Thursday, June 11, 2009

oh, you've got mail?

So. While I'm importing mail into Entourage, since Microsoft can't figure out how to get it from Microsoft Outlook to Microsoft Entourage (refer to my previous post)...I thought I would describe the process I'm using. And I may decide in the end to reveal the prophecy of the future of Microsoft.

First, pages like this were very discouraging when they said things like:

Microsoft's Macintosh Business Unit released the .PST Import Tool to migrate data from Outlook® 2001 for Mac to Entourage® 2004...[however]...Office XP [and later] PSTs can NOT be used with [this] Import Tool.

So you have to buy a 3rd party tool to do this. They are available (it seems) for $10, $20, $28, and $34.97, although some work only with older versions of Outlook. And they all look like a time drain to me, especially if they don't get it 100% right and I have to fix it after I get in too deep to abort.

So, I found another approach that works quite well: GMAIL.

It turns out that gmail, Outlook 2007, and Entourage all have IMAP support.

If you're not familiar with IMAP, it's like POP on steroids. POP (post office protocol) has been around forever. I mean forever. It's a pretty simple protocol. I know because I've written a POP3 mail system (both server and client) in Visual Basic. IMAP (internet message access protocol) is much newer and richer, and it includes support for multiple folders. I could go into lots of details on how both of these protocols work, but it would be very boring. This page has a decent and brief explanation of POP and IMAP if you're interested.

Anyway, couple Gmail's support for IMAP and its unbelievable free disk space offering (up to 7+ GB today, and growing), and you've got a great tool for transferring email between clients. Here's the process:

  1. Set up a new Gmail account with over 7 GB of storage
  2. Enable IMAP support on the Gmail preferences page (here's how)
  3. Configure an IMAP account in Outlook (2007 in my case) (here's how) (note that Entourage is not on the supported Gmail client list--we'll get to that)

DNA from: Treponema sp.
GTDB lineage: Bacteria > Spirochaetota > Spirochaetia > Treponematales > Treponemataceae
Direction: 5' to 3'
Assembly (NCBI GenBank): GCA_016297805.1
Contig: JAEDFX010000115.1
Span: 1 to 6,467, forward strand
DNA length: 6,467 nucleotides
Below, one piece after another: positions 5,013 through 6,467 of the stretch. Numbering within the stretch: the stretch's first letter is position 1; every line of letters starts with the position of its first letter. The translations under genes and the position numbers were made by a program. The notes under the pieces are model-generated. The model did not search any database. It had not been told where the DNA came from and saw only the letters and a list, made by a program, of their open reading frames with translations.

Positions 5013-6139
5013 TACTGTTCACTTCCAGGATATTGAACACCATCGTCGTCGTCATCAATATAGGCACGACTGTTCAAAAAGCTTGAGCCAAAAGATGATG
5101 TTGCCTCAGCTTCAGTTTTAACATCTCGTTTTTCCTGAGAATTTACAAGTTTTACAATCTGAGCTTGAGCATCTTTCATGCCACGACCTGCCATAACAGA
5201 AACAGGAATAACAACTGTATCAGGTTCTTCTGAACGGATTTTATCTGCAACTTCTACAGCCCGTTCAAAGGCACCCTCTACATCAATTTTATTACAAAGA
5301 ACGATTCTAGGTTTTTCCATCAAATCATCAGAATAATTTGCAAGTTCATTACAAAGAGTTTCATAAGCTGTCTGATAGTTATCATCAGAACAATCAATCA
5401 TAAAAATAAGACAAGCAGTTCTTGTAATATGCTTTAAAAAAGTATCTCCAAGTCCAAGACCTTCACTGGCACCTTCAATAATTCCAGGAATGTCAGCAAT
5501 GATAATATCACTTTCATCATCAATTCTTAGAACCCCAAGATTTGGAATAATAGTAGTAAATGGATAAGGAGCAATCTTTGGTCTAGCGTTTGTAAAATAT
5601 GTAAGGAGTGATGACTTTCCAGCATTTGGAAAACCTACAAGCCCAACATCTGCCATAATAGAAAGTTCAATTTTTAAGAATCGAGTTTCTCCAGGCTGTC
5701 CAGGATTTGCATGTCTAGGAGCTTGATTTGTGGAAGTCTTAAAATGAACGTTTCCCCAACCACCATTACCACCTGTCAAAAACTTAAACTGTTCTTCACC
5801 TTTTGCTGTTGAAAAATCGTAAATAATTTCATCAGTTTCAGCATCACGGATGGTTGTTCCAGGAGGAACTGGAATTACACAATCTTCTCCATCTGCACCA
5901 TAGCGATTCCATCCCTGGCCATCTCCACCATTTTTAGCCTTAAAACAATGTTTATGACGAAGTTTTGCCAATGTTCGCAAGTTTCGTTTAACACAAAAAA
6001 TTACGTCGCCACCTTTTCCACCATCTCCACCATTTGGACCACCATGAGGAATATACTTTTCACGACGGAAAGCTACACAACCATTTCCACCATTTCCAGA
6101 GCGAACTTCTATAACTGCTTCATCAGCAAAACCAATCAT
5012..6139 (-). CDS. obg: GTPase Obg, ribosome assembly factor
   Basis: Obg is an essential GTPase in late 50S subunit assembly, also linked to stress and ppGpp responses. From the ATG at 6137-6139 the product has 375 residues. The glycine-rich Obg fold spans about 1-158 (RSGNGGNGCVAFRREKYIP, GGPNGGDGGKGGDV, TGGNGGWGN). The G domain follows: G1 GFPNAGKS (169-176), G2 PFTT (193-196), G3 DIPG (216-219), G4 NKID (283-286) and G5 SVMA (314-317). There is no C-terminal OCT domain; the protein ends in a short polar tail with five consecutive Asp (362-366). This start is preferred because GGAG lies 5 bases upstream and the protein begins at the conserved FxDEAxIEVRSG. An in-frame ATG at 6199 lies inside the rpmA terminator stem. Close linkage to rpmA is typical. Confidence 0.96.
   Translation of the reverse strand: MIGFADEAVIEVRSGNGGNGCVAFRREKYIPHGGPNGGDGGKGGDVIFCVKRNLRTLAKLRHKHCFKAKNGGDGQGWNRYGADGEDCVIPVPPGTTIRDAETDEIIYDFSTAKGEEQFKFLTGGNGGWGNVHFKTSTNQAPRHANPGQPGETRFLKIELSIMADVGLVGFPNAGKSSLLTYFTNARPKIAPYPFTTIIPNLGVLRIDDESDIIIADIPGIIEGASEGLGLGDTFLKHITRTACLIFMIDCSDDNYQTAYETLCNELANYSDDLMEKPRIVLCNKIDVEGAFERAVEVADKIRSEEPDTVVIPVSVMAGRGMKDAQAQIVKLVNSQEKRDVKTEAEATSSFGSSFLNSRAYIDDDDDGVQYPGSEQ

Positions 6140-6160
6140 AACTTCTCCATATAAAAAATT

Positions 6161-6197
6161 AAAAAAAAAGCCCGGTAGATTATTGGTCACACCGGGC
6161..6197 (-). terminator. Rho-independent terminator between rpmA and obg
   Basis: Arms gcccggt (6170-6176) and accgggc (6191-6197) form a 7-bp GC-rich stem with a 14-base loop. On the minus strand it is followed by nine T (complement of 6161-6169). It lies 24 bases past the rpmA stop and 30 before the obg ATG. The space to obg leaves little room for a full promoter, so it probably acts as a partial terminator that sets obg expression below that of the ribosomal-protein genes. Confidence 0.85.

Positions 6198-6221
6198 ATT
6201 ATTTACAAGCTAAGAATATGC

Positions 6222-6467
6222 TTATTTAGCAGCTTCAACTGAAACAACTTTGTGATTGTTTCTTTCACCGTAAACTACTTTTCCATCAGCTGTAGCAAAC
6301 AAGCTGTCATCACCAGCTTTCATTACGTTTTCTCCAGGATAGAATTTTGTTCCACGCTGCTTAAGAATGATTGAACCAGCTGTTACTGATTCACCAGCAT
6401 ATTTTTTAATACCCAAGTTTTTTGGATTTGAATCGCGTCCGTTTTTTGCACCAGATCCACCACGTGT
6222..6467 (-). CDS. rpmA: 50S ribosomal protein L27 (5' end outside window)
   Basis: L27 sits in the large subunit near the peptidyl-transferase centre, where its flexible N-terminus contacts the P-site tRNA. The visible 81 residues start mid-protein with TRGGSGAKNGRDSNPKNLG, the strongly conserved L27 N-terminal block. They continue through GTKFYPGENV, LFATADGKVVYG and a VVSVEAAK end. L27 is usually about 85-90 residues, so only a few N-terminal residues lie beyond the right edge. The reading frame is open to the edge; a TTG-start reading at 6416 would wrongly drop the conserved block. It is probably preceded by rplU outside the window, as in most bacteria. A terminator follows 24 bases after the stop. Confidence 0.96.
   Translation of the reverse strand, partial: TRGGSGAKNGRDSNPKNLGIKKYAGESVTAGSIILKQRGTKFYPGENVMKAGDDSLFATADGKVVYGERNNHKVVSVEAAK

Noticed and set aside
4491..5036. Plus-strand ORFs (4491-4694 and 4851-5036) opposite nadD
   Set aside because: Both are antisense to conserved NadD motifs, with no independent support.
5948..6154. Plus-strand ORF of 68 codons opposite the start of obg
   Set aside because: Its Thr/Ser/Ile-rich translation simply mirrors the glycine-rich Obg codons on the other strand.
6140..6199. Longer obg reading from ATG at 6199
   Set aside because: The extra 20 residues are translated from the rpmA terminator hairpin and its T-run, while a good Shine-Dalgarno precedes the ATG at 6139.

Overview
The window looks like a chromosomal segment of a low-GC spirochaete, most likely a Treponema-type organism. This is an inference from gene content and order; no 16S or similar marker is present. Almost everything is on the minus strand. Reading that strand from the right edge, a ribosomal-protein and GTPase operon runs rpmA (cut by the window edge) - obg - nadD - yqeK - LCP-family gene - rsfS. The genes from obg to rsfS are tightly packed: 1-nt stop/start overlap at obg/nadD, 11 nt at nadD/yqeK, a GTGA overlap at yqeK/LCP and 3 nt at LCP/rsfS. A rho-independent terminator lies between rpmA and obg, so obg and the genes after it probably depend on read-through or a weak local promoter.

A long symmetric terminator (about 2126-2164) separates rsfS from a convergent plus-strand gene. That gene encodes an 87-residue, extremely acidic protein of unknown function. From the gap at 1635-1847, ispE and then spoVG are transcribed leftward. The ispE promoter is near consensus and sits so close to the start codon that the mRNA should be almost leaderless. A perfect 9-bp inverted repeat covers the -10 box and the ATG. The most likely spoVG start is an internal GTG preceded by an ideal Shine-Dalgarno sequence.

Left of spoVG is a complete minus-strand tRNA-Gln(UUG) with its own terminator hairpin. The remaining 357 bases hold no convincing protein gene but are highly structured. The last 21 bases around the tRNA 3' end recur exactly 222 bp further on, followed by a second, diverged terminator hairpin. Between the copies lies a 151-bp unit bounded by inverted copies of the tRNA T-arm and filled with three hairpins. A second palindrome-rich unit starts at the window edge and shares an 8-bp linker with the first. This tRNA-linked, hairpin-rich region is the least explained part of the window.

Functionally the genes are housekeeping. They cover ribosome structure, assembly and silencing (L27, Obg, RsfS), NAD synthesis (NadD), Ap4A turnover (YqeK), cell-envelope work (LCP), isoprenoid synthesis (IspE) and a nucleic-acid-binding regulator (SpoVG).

4. Drag-n-drop folders from Outlook Post Office to the Gmail account
  5. Wait a few hours for the messages and all their attachments to transfer (to be fair, this might have been faster if I weren't running Outlook under Windows XP on a virtual machine running in Vmware Fusion 2.1 on my Mac)
  6. Configure an IMAP account in Entourage 2008 (here's how - make sure you follow the directions exactly - look at the screen shots for the right boxes to check)
  7. Right-click on the IMAP account in Entourage, and choose "Receive Complete Folder List", which will bring the empty folder structure down into Entourage

    get folder list
  8. Go through and click on each folder in the tree to download the messages (I haven't found a way to force Entourage to download all - athough there is an option for download all Entourage still wants you to click on every folder before it actually does it).
  9. Drag the folders from the Gmail/IMAP account into the main folders, copying both folders and messages--in my case those folders are tied to two POP accounts: one personal and one work.
  10. Delete the messages from the interim Gmail account

This is working quite well, actually. I haven't decided if I'm going to go back and resurrect all of my old post office archives (.PST files), though. I may get a few of them, but it's very time consuming.

I've just completed all the steps above for all but one of my folders, the biggie--Sent Items.

I say I've completed all the steps, but I've actually stopped two shy. I haven't copied the messages over from my IMAP account to my main folders or deleted them from gmail.